Members of the Sweet Rides team this weekend will participate in 24 Hours of Booty, a ride sponsored by a Charlotte, N.C.-based nonprofit organization that raises money for cancer research.
The annual fundraiser debuts in Georgia at 2 p.m. on Saturday near Stone Mountain Park. Roughly 400 cyclists will participate in the two-lane, 1.5-mile "Booty Loop," and cyclists will pedal continuously for 24 hours to raise money for cancer research.
The Sweet Rides team is made up of Tracy and Scott Begley of Woodstock, Nadine and Skip Wall of Holly Springs, Jill Canelli of Atlanta, Lance and Anne Lewin of Kennesaw, Amy Baur of Bethpage, N.Y., Gayle Musker of Roswell, Annette Satterfield of Marietta and Marguerite Wilson of Cobb County.
Ms. Begley said she decided to participate in the fundraiser because it was a unique way to give back to those in need.
"I wanted to (do something) to raise money for research and support services," she said, adding she's read about different events and none of them "spoke" to her.
Ms. Begley lost a friend to complications of a brain tumor and a grandfather in May to prostate cancer. The disease "takes away your dignity," she said, adding that watching her friend and grandfather struggle was "devastating."
Money raised by the event will be split between the Lance Armstrong Foundation, which "unites, inspires and empowers people affected by cancer," and Children's Healthcare of Atlanta's Aflac Cancer Center and Blood Disorders Services.
Jessica Kilgallen, event coordinator for Children's Healthcare of Atlanta Foundation, said organizers of 24 Hours of Booty thought Atlanta would be a great market to expand into.
"Atlanta has a community that gets behind its charitable causes," she said.
Ms. Kilgallen said no fundraising goal has been set, but noted she's surprised at the number of cyclists participating for the first time.
"We are pleased with the registered numbers," she added. "We've gotten a lot of very positive feedback."
The fundraiser was started by Charlotte, N.C. attorney and cyclist Spencer Lueders when in 2001 he biked 470 miles along Blue Ridge Parkway to raise money for the Lance Armstrong Foundation. After the fundraiser, Lueders wanted to further help the foundation and began riding a popular 3-mile circuit in Charlotte called the Booty Loop.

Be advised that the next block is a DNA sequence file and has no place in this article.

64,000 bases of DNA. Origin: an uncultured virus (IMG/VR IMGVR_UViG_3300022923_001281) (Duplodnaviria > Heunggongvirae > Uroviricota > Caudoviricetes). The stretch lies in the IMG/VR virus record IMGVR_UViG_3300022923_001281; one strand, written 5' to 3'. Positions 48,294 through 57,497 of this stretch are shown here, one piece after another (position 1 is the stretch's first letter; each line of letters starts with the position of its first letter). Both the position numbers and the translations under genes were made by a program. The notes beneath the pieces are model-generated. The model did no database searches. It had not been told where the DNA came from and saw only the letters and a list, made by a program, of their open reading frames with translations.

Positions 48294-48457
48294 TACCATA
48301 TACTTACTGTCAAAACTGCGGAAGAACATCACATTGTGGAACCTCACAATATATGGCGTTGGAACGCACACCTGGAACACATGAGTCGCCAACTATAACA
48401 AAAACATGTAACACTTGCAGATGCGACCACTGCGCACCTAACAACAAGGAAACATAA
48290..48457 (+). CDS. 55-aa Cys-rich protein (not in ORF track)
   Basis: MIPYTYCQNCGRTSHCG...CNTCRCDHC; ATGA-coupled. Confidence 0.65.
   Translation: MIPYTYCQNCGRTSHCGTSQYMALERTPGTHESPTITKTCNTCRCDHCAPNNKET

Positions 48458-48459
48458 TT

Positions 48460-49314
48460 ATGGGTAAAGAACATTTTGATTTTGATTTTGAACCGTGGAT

He decided to challenge himself by riding the route continuously for 24 hours.
The first fundraising event was held in Charlotte in 2002 and raised $6,000 for the Armstrong Foundation. Since 2002, the event has attracted more than 6,000 cyclists and raised more than $3.7 million for cancer research.
Columbia, Md., was the second city to host the 24 Hours of Booty in August, and Stone Mountain will be the third.
Sweet Rides has raised $7,112 so far, surpassing its $5,000 goal.
To raise more money, Ms. Begley said the team has an effort underway called Stick It Campaign - Sticking It To Cancer One Glow Stick At A Time.
For a $5 donation, the team will write "in honor" or "in memory" of a person and at night, will hang up glow sticks on its canopy in their honor.
Mrs. Begley added all the money raised in Atlanta will stay in the area, helping cancer patients get the treatment they need to live a better life.
The event is a personal one for Skip and Nadine Wall of Holly Springs.
The Walls are avid mountain bikers and when they learned of the event "knew that we needed to get involved," Mrs. Wall said.
Mrs. Wall, 32, last October was diagnosed with thyroid cancer. She said she was often "disoriented" before receiving the official diagnosis.
"I knew something was not right," she said.
Doctors noticed her thyroid was enlarged and performed a thyroidectomy, which removes all or parts of the thyroid.
Mrs. Wall said doctors told her "everything was black" when they opened her throat.
Nine out of 12 lymph nodes were cancerous, and Mrs. Wall underwent radiation therapy and has had routine follow-up visits every six months after completing treatment.
Doctors recently noticed her blood work was "off" and discovered more cancerous lymph nodes around her thyroid. On Oct. 19, she will have surgery to remove them.
Mrs. Wall said she's remaining positive as doctors said she has about a 97 percent cure rate due to her age.
The disease, she added, has forced her to "look at life differently."
"It's just changed my life and my family in a good way," she said.